A clear account of the dystopian politics of Pakistan.
Journalist Schmidle arrived in February 2006, as the authoritarian rule of Pervez Musharraf was coming under attack. Along the northern border, Taliban forces were demonstrating increasing strength, controlling broad swaths of territory and ruling with merciless efficiency. Meanwhile, traditional religious parties battled each other, particularly the Sunni and Shia Muslims. There was also ethnic strife of all varieties, among such groups as the Baluchis, Punjabs, Sindhis, Pashtuns and Muhajirs, as well as the nationalist movement for a liberal, secular Pakistan. As a young reporter, Schmidle attempted to make sense of everything by traveling to where the story was and speaking to those making it. It was a dangerous game—reporter Daniel Pearl had been kidnapped and brutally murdered a few years earlier for attempting the same thing. Schmidle traveled to the north to interview emerging Taliban leaders and arranged clandestine meetings with radical Islamic clerics, one of whom was soon killed in an attack. He traveled with ethnic rebels and marched with student protestors, all the while avoiding the attention of the ubiquitous government intelligence agencies. The author lets his subjects speak, allowing the reader to understand the logic of their emotions and intentions—some evil are evil, some benign, but all are more than political caricatures of the Western imagination. Schmidle also follows the return from exile of popular former prime minister Benazir Bhutto, and her near-immediate assassination, as well as the August 2008 resignation of Musharraf.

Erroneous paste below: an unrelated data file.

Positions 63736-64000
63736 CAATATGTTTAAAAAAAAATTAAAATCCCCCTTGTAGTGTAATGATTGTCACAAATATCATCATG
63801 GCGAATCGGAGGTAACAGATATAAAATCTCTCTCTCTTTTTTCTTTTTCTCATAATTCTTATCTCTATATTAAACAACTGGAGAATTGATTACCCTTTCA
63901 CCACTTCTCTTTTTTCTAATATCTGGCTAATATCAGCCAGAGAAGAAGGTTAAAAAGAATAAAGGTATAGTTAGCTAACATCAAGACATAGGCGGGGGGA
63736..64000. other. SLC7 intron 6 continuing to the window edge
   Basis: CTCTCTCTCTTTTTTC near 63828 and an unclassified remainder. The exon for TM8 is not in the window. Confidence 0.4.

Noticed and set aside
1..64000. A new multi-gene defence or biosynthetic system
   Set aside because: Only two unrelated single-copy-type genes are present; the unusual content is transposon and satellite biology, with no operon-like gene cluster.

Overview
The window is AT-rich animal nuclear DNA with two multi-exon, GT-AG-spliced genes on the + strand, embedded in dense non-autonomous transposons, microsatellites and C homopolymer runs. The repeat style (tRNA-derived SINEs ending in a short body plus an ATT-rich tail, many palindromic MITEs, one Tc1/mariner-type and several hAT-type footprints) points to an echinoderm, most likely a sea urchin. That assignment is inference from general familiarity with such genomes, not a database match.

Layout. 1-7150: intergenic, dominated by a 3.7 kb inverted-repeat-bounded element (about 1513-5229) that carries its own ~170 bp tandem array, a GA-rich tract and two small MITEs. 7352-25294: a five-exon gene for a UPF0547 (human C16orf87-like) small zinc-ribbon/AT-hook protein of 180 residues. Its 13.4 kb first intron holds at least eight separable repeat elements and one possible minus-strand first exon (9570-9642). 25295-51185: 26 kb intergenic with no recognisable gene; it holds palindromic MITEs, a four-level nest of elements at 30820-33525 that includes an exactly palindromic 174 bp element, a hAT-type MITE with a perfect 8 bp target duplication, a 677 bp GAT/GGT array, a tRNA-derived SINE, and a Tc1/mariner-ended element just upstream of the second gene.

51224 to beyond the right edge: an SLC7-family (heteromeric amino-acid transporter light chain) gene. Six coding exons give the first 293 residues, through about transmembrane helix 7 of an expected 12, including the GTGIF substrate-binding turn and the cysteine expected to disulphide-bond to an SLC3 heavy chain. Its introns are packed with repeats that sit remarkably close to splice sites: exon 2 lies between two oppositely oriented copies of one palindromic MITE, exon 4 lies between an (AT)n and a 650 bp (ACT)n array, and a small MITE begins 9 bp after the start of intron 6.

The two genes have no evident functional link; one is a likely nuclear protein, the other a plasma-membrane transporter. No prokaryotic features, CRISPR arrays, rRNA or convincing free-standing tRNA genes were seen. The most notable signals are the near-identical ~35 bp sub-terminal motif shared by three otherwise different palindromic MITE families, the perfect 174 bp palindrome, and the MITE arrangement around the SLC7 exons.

A fully realized portrait of a nation struggling to survive its internal divisions and hatreds.